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What are Windows runtime API's equivalents of _chdir, _getcwd, and GetEnvironmentVariable

    Question

  • After I enable Windows Store app support to my project (in "Configuration Properties, General, Windows Store app support"), VS2012 compiler seems to do an extra work to check if my function calls are supported by Windows runtime API. Now these three functions are picked out: _chdir, _getcwd, and GetEnvironmentVariable. So What are Windows runtime API's equivalents of these functions?
    Saturday, August 25, 2012 1:36 PM

Answers

  • Like Sheng Jiang says, apps have direct access only to their install directory and application data directories. Because the C and C++ file API directly access the target files they can be used only for those directories.

    Your app can get brokered access to other directories (e.g. libraries declared with capabilities, user selected folders via the FolderPicker) through StorageFile and StorageFolder objects. When you use these, the broker process does the actual file access on your behalf. The data within the file is provided to the app via a stream returned from StorageFile::OpenAsync.

    See Accessing data and files for more information.

    --Rob


    • Marked as answer by Leonard Monday, August 27, 2012 9:41 AM
    Monday, August 27, 2012 6:17 AM
    Owner

All replies

  • Metro style apps don't have access to environment variables.

    As for current directory functions, why do you need them in a Windows application? A simple open file dialog call could change the current directory to somewhere else.



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    Saturday, August 25, 2012 3:10 PM
  • Hi Sheng, thanks for your response.

    I need to traverse all files in the given directories specified by the user.  Once the user specifies the files in different directories (e.g. C:\dir1\1.txt and D:\dir2\2.txt), she ask my app to print out the information of related files (e.g. the file next to C:\dir1\1.txt, and the last file in the directory where D:\dir2\2.txt resides). So I need to change the current directory without presenting users with open file dialog.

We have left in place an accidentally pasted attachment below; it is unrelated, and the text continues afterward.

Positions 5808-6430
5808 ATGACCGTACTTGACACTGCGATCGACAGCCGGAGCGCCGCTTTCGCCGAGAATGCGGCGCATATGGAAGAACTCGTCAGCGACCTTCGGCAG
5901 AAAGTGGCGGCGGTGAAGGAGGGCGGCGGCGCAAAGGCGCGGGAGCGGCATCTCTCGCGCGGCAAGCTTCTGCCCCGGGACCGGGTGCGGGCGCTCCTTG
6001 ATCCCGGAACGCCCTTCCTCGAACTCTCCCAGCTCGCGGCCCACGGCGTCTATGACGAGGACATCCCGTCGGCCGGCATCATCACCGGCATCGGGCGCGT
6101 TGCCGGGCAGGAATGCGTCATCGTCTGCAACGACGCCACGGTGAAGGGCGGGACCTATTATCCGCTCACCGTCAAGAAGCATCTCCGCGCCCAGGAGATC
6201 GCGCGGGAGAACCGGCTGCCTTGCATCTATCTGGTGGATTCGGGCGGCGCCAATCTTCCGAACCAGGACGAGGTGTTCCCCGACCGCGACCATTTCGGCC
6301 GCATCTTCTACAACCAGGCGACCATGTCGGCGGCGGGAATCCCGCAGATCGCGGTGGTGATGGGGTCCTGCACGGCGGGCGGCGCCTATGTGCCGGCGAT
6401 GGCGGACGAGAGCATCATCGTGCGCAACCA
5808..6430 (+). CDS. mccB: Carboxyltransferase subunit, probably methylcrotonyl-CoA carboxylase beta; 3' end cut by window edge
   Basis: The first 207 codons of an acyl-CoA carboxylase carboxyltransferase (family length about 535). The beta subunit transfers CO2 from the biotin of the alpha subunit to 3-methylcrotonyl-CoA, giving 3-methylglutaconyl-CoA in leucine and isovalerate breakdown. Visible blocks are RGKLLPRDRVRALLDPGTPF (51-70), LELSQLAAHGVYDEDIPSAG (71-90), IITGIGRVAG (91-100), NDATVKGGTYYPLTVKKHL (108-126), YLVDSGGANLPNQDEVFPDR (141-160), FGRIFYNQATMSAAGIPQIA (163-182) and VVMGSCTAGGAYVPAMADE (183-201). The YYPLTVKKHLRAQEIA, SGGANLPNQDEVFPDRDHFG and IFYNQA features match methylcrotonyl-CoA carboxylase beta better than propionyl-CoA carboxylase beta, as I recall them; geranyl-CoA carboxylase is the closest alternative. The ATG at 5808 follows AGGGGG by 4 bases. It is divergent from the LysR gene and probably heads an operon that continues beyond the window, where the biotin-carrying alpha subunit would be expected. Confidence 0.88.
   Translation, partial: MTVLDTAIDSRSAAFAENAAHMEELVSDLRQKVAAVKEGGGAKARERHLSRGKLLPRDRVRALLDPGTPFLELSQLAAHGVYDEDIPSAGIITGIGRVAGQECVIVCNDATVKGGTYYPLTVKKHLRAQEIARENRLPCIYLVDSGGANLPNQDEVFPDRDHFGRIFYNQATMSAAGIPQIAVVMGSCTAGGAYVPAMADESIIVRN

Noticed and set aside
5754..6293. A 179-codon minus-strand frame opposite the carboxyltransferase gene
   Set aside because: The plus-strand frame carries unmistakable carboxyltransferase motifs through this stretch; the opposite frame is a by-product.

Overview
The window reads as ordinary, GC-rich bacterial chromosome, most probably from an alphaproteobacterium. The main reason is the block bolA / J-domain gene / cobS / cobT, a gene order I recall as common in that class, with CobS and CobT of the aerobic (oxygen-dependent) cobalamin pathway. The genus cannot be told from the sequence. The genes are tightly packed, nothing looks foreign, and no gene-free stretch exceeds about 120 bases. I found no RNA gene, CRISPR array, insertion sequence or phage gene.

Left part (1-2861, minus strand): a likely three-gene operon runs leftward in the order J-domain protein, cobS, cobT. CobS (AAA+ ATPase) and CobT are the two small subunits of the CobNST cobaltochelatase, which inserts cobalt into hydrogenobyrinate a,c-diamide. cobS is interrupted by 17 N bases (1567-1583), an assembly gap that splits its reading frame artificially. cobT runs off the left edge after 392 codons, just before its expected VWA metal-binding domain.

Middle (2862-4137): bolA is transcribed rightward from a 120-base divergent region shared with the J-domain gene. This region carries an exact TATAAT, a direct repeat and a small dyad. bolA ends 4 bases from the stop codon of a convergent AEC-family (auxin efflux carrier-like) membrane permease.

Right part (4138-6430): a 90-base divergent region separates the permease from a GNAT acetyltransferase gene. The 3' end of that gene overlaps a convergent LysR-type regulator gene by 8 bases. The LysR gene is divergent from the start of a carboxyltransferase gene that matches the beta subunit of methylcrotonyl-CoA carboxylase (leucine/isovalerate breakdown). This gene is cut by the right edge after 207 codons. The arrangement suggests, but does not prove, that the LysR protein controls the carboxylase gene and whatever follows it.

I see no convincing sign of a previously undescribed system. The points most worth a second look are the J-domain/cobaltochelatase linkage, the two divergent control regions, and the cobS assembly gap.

Saturday, August 25, 2012 4:28 PM
  • The way to read the given directory out of a selected file path is to use PathRemoveFileSpec or something like that to remove the file name and back slash.

    For metro apps you don't have access to folders outside your install directory, except those added to a library that you have permission to.



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    Saturday, August 25, 2012 5:19 PM
  • Are you sure that a metro app cannot access folders outside its installation directory, at least a read-only access? This restriction will make most of metro apps useless! Think of an image editing app cannot access a user's photo album. If that's true, then Windows RT will be another Windows Phone 7 with DOA.
    Sunday, August 26, 2012 1:11 AM
  • There are other ways to open files without permission, but require the users to pick the files to be opened.



    The following is signature, not part of post
    Please mark the post answered your question as the answer, and mark other helpful posts as helpful, so they will appear differently to other users who are visiting your thread for the same problem.
    Visual C++ MVP

    Sunday, August 26, 2012 3:59 AM
  • Like Sheng Jiang says, apps have direct access only to their install directory and application data directories. Because the C and C++ file API directly access the target files they can be used only for those directories.

    Your app can get brokered access to other directories (e.g. libraries declared with capabilities, user selected folders via the FolderPicker) through StorageFile and StorageFolder objects. When you use these, the broker process does the actual file access on your behalf. The data within the file is provided to the app via a stream returned from StorageFile::OpenAsync.

    See Accessing data and files for more information.

    --Rob


    • Marked as answer by Leonard Monday, August 27, 2012 9:41 AM
    Monday, August 27, 2012 6:17 AM
    Owner
  • Thanks Rob.
    Monday, August 27, 2012 9:41 AM